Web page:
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Gigantism in eutherians and saurischians: cartilage and sub-articular bone shape



From: Ben Creisler
bcreisler@gmail.com


New in PLoS ONE:





Matthew F. Bonnan,  D. Ray Wilhite, Simon L. Masters, Adam M. Yates,
Christine K. Gardner & Adam Aguiar (2013)
What Lies Beneath: Sub-Articular Long Bone Shape Scaling in Eutherian
Mammals and Saurischian Dinosaurs Suggests Different Locomotor
Adaptations for Gigantism.
PLoS ONE 8(10): e75216.
doi:10.1371/journal.pone.0075216
http://www.plosone.org/article/info%3Adoi%2F10.1371%2Fjournal.pone.0075216


Eutherian mammals and saurischian dinosaurs both evolved lineages of
huge terrestrial herbivores. Although significantly more saurischian
dinosaurs were giants than eutherians, the long bones of both taxa
scale similarly and suggest that locomotion was dynamically similar.
However, articular cartilage is thin in eutherian mammals but thick in
saurischian dinosaurs, differences that could have contributed to, or
limited, how frequently gigantism evolved. Therefore, we tested the
hypothesis that sub-articular bone, which supports the articular
cartilage, changes shape in different ways between terrestrial mammals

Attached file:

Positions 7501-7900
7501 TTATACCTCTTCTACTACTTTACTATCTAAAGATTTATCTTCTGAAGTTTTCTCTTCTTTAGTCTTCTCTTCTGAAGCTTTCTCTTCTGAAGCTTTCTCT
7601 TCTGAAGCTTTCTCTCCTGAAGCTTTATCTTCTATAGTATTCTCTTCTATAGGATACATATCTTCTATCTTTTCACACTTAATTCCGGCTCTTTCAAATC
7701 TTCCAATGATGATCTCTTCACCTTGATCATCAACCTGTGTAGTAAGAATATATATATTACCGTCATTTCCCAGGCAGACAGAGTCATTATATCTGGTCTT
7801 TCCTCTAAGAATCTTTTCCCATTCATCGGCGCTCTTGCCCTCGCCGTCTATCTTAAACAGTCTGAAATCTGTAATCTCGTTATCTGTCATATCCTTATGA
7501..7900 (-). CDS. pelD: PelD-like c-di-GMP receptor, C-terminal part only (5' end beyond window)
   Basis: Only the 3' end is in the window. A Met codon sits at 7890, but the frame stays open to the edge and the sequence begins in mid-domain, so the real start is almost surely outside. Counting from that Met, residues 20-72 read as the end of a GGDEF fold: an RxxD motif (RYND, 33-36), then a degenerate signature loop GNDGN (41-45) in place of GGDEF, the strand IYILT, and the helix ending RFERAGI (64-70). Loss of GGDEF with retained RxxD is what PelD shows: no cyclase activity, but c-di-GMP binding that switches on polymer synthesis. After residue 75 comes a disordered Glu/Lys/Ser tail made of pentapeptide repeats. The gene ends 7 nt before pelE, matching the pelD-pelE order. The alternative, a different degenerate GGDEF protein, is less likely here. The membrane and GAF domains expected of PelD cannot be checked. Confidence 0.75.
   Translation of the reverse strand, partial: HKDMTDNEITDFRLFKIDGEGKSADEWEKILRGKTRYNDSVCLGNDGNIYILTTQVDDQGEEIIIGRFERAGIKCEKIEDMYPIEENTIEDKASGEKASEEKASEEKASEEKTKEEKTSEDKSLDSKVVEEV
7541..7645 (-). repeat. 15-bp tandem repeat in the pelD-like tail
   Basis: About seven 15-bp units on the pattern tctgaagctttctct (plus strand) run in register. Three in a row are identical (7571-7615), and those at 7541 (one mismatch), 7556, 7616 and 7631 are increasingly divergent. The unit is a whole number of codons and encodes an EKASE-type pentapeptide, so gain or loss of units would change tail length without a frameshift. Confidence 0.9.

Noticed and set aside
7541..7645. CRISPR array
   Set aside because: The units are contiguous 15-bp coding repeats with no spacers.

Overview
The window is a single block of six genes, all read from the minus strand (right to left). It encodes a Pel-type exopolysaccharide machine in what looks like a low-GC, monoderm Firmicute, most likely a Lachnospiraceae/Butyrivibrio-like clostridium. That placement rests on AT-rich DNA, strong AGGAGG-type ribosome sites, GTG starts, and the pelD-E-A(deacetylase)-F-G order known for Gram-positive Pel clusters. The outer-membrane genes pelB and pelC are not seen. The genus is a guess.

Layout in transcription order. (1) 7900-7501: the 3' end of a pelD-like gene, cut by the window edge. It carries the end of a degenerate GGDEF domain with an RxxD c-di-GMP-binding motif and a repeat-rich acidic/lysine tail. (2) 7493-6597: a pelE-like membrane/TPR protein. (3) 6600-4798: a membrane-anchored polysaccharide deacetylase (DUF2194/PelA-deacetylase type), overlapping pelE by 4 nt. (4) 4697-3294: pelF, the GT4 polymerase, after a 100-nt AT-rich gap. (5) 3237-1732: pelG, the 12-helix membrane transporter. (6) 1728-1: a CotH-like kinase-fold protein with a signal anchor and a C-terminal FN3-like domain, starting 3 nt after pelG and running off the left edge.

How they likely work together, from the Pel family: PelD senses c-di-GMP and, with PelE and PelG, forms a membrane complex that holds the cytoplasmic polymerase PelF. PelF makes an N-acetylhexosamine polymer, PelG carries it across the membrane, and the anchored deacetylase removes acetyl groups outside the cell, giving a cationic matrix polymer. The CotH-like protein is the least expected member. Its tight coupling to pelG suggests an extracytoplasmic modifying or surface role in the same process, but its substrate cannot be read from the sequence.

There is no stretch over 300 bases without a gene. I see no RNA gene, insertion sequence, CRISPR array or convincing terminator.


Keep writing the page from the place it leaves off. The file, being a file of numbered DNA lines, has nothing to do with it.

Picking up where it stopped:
and dinosaurs with increasing size. Our sample consisted of giant
mammal and reptile taxa (i.e., elephants, rhinos, sauropods) plus
erect and non-erect outgroups with thin and thick articular cartilage.
Our results show that eutherian mammal sub-articular shape becomes
narrow with well-defined surface features as size increases. In
contrast, this region in saurischian dinosaurs expands and remains
gently convex with increasing size. Similar trends were observed in
non-erect outgroup taxa (monotremes, alligators), showing that the
trends we report are posture-independent. These differences support
our hypothesis that sub-articular shape scales differently between
eutherian mammals and saurischian dinosaurs. Our results show that
articular cartilage thickness and sub-articular shape are correlated.
In mammals, joints become ever more congruent and thinner with
increasing size, whereas archosaur joints remained both congruent and
thick, especially in sauropods. We suggest that gigantism occurs less
frequently in mammals, in part, because joints composed of thin
articular cartilage can only become so congruent before stress cannot
be effectively alleviated. In contrast, frequent gigantism in
saurischian dinosaurs may be explained, in part, by joints with thick
articular cartilage that can deform across large areas with increasing
load.